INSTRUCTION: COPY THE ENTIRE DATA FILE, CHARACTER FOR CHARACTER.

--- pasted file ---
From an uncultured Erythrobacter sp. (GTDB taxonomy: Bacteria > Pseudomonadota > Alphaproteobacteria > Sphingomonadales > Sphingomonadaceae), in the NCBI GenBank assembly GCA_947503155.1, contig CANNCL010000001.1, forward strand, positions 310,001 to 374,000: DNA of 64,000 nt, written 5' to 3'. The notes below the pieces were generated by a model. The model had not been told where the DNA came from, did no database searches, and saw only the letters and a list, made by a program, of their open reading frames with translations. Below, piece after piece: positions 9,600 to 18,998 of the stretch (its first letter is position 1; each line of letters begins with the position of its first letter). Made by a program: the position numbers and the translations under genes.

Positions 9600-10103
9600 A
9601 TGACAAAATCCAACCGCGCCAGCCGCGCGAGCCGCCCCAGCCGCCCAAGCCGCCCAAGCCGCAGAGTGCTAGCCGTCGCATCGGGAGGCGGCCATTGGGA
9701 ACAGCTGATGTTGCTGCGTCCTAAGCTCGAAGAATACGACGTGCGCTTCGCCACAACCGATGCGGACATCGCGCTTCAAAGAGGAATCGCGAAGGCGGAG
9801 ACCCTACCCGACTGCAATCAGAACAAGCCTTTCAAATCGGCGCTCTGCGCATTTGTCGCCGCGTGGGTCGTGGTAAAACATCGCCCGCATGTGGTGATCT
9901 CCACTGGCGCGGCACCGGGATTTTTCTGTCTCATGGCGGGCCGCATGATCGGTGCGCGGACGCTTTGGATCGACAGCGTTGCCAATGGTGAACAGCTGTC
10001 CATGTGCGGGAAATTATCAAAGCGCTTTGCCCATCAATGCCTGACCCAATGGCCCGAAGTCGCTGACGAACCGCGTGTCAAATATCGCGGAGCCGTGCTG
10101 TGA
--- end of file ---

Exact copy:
From an uncultured Erythrobacter sp. (GTDB taxonomy: Bacteria > Pseudomonadota > Alphaproteobacteria > Sphingomonadales > Sphingomonadaceae), in the NCBI GenBank assembly GCA_947503155.1, contig CANNCL010000001.1, forward strand, positions 310,001 to 374,000: DNA of 64,000 nt, written 5' to 3'. The notes below the pieces were generated by a model. The model had not been told where the DNA came from, did no database searches, and saw only the letters and a list, made by a program, of their open reading frames with translations. Below, piece after piece: positions 9,600 to 18,998 of the stretch (its first letter is position 1; each line of letters begins with the position of its first letter). Made by a program: the position numbers and the translations under genes.

Positions 9600-10103
9600 A
9601 TGACAAAATCCAACCGCGCCAGCCGCGCGAGCCGCCCCAGCCGCCCAAGCCGCCCAAGCCGCAGAGTGCTAGCCGTCGCATCGGGAGGCGGCCATTGGGA
9701 ACAGCTGATGTTGCTGCGTCCTAAGCTCGAAGAATACGACGTGCGCTTCGCCACAACCGATGCGGACATCGCGCTTCAAAGAGGAATCGCGAAGGCGGAG
9801 ACCCTACCCGACTGCAATCAGAACAAGCCTTTCAAATCGGCGCTCTGCGCATTTGTCGCCGCGTGGGTCGTGGTAAAACATCGCCCGCATGTGGTGATCT
9901 CCACTGGCGCGGCACCGGGATTTTTCTGTCTCATGGCGGGCCGCATGATCGGTGCGCGGACGCTTTGGATCGACAGCGTTGCCAATGGTGAACAGCTGTC
10001 CATGTGCGGGAAATTATCAAAGCGCTTTGCCCATCAATGCCTGACCCAATGGCCCGAAGTCGCTGACGAACCGCGTGTCAAATATCGCGGAGCCGTGCTG
10101 TGA